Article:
6. Cover the lasagna with aluminum foil.  Bake covered for 15 minutes.  Remove the foil and bake for about 25 more minutes until the cheese is browned and sauce is bubbling.  Let stand for about 10 minutes so the lasagna can set.  Serve and enjoy.

This recipe comes from “Pasta Revolution” from the people at America’s Test Kitchen


Smoky Mac n Cheese: You would never know that there is no bacon


As we continue our adventure of recipe cut ups, I have an interesting opportunity to try and solve one of the problems I have had making mac n cheese for a while now.  My mom and I have always enjoyed the flavor that can be added to mac n cheese when you include bacon in the dish.  However, the bacon is never as satisfying in the dish when I eat it.  It may be a preparation issue but if simply crisping the bacon and then adding it to the dish before putting it into the oven is not the appropriate procedure, then I don’t really want to take the time to make it work.  The solution that I discovered in one recipe is to replicate the smokyness that you get from the bacon with smoked cheddar cheese.  At first I was hesitant to use the cheese because after my wife opened the brick and sampled it (I don’t enjoy raw block cheese so I had her test it) I noticed that it had a very similar aroma to smoked salmon, which is also something I don’t particularly enjoy.  But after melting it down in the sauce, and adding my other cheesy cut up, I was pleasantly surprised to find that the flavor was mostly the same as when bacon and straight cheddar are used.


And the other great part about this dish is that you can prepare it whenever you have time, then refrigerate in the casserole dish until you are ready to bake it.  Just add another ten minutes of covered cooking time at the front to ensure you have a hot center when  you go to serve.


So while we have solved the bacon dilemma, this was not really my cut up, just the method used in the recipe.  I did make one small addition.  In the past when making a baked mac n cheese with a stove top prepared, flour thickened sauce, the sauce often comes out slightly grainy.  It may be the cheese or it may be the flour  but i wanted to find something that would melt down completely and could add a little richness to the dish.  My little addition was some goat cheese.  It provided a rich mouth feel to the sauce as well as a tasty little tang.  The other thing that I have learned in my last two mac n cheese recipes I have tried is that the addition of mustard (preferably dried, but a small amount of brown mustard can do the trick but over power very easily) can add a very nice depth of flavor.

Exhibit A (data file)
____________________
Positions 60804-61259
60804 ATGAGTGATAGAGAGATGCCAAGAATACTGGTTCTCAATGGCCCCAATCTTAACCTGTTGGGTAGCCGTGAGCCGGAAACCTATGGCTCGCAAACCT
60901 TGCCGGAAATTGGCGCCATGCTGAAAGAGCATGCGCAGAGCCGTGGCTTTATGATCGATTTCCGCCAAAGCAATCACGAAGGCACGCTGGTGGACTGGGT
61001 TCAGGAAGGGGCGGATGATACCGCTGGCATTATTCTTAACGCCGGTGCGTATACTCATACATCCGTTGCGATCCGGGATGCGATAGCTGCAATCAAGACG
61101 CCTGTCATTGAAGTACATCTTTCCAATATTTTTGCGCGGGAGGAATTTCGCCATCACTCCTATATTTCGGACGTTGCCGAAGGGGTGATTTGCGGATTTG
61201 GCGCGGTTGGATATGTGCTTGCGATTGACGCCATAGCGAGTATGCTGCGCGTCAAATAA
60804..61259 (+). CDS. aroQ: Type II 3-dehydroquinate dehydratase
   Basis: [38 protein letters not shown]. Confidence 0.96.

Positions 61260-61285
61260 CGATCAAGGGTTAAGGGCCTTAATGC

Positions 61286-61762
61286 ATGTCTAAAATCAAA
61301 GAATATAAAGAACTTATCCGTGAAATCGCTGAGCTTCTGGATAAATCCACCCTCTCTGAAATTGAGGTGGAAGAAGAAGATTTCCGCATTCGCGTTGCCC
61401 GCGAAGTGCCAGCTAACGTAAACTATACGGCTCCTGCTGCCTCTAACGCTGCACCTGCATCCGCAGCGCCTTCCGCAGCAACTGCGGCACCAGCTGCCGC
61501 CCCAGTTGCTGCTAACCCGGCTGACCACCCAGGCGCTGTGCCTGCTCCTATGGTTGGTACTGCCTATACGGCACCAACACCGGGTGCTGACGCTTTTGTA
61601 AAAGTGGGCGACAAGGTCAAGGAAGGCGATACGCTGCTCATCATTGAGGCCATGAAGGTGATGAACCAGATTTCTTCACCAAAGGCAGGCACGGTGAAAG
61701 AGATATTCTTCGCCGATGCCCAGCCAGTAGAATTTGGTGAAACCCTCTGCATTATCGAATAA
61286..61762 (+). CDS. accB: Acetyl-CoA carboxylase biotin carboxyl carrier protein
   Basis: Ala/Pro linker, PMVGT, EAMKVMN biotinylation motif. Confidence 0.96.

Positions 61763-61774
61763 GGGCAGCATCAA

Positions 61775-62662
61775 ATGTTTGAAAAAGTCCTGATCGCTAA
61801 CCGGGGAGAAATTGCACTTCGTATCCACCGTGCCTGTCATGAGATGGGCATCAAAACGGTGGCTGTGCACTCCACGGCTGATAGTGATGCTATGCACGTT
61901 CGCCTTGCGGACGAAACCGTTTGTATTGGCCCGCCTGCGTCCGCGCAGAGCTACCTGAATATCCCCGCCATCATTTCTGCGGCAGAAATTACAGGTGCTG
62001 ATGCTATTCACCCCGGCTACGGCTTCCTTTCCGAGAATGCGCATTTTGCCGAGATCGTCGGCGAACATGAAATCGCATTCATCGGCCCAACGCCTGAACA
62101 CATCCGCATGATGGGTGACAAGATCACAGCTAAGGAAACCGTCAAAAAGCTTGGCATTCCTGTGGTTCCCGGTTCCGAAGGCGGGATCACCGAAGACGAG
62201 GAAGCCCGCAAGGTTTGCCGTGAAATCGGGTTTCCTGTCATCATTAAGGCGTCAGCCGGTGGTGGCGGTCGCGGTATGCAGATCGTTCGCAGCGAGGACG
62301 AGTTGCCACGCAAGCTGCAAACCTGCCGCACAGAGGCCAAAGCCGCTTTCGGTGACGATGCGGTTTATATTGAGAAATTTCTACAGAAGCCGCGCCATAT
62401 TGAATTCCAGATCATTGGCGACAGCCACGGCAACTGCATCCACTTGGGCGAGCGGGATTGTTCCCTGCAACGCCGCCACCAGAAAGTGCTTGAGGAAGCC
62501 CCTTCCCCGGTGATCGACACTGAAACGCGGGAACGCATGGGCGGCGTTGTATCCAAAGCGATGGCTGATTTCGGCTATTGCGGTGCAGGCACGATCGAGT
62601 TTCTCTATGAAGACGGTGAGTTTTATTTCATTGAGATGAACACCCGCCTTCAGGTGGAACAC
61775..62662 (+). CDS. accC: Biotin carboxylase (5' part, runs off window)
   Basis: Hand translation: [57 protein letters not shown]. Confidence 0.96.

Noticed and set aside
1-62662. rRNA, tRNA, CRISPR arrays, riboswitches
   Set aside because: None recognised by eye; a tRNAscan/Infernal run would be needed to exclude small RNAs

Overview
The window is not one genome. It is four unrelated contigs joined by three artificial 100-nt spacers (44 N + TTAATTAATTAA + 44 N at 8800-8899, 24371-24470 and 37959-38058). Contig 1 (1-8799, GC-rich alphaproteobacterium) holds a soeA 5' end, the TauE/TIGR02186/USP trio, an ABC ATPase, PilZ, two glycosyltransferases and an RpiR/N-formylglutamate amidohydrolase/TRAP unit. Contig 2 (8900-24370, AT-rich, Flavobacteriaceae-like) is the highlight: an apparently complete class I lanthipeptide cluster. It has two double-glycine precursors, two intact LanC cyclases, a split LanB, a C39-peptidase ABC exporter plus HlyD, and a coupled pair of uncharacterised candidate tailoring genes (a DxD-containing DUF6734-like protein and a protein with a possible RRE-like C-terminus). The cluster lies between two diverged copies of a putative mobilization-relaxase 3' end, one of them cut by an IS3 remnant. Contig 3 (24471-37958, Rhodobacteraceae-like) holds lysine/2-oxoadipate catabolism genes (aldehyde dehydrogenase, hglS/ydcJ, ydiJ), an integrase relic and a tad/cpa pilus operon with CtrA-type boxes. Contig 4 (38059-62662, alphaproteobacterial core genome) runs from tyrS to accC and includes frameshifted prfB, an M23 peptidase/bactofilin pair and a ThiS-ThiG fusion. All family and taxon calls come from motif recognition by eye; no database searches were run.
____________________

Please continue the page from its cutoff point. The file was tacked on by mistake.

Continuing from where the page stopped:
And for those that were wondering, I did cut myself yesterday…while shaving.



The following is the recipe that I followed, it makes a small amount that is perfect for just my wife and I.  If you are cooking for more, go ahead and double most things and use a 13×9 baking dish.  The only thing I wouldn’t completely double is the chicken stock.  Don’t go out of your way to buy a box of broth when a can will do the trick even though you are just a couple ounces short.

Smoky Macaroni and Cheese

  • 80z elbow macaroni
  • 3oz smoked cheddar cheese, shredded
  • 2oz goat cheese, crumbled
  • 1/2 of an onion, chopped
  • 1 cup chicken broth
  • 3/4 cup half-and-half
  • 1 Tbs flour
  • 1/2 tsp dry mustard
  • 1/2 tsp pepper
  1. Preheat oven to 350
  2. Cook the pasta according to the package directions, but cook for the very low end of the time, if not even a little shorter to ensure that your pasta doesn’t come out over-cooked after baking
  3. In a sauce pan, cook the onions in the chicken broth for about 5 minutes over medium- high heat or until the onions are just tender.
  4. In a tightly sealed container, shake together the half-and-half, mustard, pepper, and flour
  5. Add the flour mixture to the pan and cook over medium heat stirring often until it just starts to bubble
  6. Remove from heat and add both cheeses to the pan and stir until most of the cheese is melted
  7. Put the macaroni into a small, 2qt casserole dish.  Pour the cheese sauce over the macaroni and mix together
  8. Bake the dish, covered with tin foil, for 10 minutes, then remove the foil and bake for about 10 more minutes or until the sauce is bubbly.  Let stand 5 minutes before serving.

This recipe was adapted from a recipe found in my mother-in-laws recipe books that was taken out of a newspaper, likely the Oregonian.  There is no discernible way to know how old it is or who wrote it for the paper.